Do not show us that you have your agenda, and we UNESCO are the donors. Do not show us you want to do what you want to do, no matter what is the real situation in Iraqi schools, and what are the real needs in Iraq.

That's was a real blow ... and then I thought ... well, he doesn't know me, he doesn't know all the work I've done in Iraq or the work we put into communicating and working with the Ministry on this project ... he's new here, he doesn't know the history of my conversations with UNESCO and he making some assumptions about me ... probably all he sees is a pushy American woman ... still it was a blow.

I tried to patch it up with him and give him the history behind what I had been doing and tell him who we had been working with ... but I never heard back from him and when I was in Washington, D.C. I met with an organization that has done alot of work with the Ministry of Education and they had very little good to say about working with UNESCO. They weren't surprised when I told them what had happened.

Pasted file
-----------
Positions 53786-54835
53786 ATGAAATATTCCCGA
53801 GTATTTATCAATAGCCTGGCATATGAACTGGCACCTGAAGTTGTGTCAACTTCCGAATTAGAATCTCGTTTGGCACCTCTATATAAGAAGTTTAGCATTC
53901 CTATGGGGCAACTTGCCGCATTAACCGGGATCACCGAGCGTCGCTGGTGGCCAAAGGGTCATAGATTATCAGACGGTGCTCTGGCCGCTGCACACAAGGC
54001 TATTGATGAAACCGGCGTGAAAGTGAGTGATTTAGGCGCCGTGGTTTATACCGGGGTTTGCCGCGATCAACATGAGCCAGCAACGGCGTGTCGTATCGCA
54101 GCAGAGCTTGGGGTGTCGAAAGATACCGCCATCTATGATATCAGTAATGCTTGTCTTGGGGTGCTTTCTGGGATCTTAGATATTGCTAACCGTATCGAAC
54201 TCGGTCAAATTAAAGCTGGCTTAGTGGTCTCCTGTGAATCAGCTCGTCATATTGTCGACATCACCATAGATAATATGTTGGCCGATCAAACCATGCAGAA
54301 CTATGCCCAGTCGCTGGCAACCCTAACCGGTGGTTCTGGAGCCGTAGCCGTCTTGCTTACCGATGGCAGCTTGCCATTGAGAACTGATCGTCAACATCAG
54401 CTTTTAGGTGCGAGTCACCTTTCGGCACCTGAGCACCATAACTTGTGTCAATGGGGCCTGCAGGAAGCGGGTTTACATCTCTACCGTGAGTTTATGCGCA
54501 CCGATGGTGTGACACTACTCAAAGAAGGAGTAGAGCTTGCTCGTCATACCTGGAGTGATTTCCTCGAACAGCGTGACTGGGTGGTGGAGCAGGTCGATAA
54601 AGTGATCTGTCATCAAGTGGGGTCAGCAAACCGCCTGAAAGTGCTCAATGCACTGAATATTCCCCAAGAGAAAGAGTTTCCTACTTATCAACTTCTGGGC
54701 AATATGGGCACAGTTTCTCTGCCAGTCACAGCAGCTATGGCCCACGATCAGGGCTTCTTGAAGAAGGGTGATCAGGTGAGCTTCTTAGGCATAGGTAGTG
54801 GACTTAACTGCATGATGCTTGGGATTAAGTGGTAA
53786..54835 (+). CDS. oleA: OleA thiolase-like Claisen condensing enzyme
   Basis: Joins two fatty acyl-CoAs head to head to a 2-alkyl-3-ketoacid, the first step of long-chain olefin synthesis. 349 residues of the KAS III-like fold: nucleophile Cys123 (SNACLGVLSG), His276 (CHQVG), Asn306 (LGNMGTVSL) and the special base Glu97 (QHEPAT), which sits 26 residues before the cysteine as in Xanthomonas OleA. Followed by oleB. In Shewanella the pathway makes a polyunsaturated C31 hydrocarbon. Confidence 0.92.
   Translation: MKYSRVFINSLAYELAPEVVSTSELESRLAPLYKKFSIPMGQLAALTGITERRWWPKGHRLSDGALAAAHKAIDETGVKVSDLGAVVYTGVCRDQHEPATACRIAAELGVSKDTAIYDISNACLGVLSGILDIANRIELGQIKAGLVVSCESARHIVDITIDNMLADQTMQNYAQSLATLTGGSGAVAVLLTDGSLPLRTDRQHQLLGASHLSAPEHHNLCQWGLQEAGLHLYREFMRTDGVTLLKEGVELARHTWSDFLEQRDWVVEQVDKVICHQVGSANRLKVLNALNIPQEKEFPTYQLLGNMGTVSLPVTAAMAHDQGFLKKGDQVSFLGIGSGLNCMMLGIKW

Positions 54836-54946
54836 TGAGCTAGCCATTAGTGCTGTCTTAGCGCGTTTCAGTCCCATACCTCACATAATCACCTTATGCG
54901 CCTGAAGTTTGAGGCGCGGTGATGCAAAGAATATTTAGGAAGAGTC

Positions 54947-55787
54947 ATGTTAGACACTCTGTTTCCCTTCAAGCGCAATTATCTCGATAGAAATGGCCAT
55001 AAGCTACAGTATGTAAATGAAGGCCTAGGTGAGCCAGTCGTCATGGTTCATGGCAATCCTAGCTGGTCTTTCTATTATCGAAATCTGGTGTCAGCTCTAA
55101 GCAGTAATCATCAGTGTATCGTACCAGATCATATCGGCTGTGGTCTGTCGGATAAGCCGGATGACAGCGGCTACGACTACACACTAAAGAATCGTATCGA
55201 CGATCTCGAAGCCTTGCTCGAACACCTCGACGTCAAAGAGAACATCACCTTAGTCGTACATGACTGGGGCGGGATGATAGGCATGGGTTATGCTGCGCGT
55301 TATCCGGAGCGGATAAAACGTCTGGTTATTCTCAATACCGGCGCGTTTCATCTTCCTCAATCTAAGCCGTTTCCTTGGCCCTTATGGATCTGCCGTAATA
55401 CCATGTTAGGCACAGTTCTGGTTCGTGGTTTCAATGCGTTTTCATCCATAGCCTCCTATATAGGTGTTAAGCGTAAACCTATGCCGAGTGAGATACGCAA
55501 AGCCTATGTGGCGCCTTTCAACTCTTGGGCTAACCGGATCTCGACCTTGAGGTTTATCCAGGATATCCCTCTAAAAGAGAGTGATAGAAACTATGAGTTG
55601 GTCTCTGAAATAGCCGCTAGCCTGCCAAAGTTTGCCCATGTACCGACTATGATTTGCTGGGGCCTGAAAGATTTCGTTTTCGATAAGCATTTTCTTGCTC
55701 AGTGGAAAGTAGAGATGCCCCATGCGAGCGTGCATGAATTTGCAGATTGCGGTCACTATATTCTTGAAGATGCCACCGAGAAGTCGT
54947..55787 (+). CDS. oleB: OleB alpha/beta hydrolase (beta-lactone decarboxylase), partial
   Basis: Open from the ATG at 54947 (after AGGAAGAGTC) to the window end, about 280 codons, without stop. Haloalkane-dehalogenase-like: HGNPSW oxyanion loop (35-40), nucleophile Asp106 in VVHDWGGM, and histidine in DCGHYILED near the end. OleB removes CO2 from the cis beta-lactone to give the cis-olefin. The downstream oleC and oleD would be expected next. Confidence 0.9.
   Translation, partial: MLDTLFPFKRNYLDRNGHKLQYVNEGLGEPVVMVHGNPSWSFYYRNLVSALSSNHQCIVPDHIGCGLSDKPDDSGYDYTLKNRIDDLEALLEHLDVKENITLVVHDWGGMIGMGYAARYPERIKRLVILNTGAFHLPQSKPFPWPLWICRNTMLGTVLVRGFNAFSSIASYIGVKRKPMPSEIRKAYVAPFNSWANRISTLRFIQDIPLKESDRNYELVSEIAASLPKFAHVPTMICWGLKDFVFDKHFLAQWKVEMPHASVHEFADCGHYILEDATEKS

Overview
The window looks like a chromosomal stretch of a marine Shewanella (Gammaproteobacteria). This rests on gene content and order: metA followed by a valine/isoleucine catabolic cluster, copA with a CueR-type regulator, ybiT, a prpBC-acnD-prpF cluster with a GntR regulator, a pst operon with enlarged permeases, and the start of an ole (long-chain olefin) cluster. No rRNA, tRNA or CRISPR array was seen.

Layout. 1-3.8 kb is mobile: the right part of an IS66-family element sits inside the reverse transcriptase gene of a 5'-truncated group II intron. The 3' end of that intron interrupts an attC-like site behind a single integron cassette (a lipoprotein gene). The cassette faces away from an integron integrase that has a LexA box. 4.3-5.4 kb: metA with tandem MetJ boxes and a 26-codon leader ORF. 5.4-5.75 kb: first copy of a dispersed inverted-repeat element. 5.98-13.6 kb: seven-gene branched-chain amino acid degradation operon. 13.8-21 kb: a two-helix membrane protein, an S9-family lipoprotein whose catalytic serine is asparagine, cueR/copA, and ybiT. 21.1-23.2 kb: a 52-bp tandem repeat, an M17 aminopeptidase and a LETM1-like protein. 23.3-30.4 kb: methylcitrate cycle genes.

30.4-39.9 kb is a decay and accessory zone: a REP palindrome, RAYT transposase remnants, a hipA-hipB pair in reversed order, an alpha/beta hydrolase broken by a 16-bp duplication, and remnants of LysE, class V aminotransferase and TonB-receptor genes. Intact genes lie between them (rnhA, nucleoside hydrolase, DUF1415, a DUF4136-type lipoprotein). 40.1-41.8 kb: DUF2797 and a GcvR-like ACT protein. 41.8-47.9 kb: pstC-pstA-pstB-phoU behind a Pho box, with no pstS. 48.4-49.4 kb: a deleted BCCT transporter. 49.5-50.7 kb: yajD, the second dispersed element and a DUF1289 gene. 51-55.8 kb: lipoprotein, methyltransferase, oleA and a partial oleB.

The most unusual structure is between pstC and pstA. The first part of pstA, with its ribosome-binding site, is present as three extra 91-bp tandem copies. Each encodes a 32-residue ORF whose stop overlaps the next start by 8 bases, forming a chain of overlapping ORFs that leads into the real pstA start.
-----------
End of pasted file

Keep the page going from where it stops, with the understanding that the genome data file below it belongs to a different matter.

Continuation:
At this point, I have encouraged the Iraqi NGO to write directly to Samir themselves. It seems obvious to me that my continued involvement will only make matters worse. The training facilities have all told me that they would be willing to extend the invitations for next year. I wonder if I have the energy to try again?


  • He's a man, you're a woman. He's expressing his dominance and demanding that you go take care of children in a culture (UNESCO?) where women's roles are limited.

    It sounds like it's not about being pushy, or being American. It's about daring to have a say. Who knows, you might someday infect his chattel-women.

    I have no idea how to fight back against that situation - but perhaps the comment will help.

    By Blogger Shunra, at April 29, 2006 12:34 AM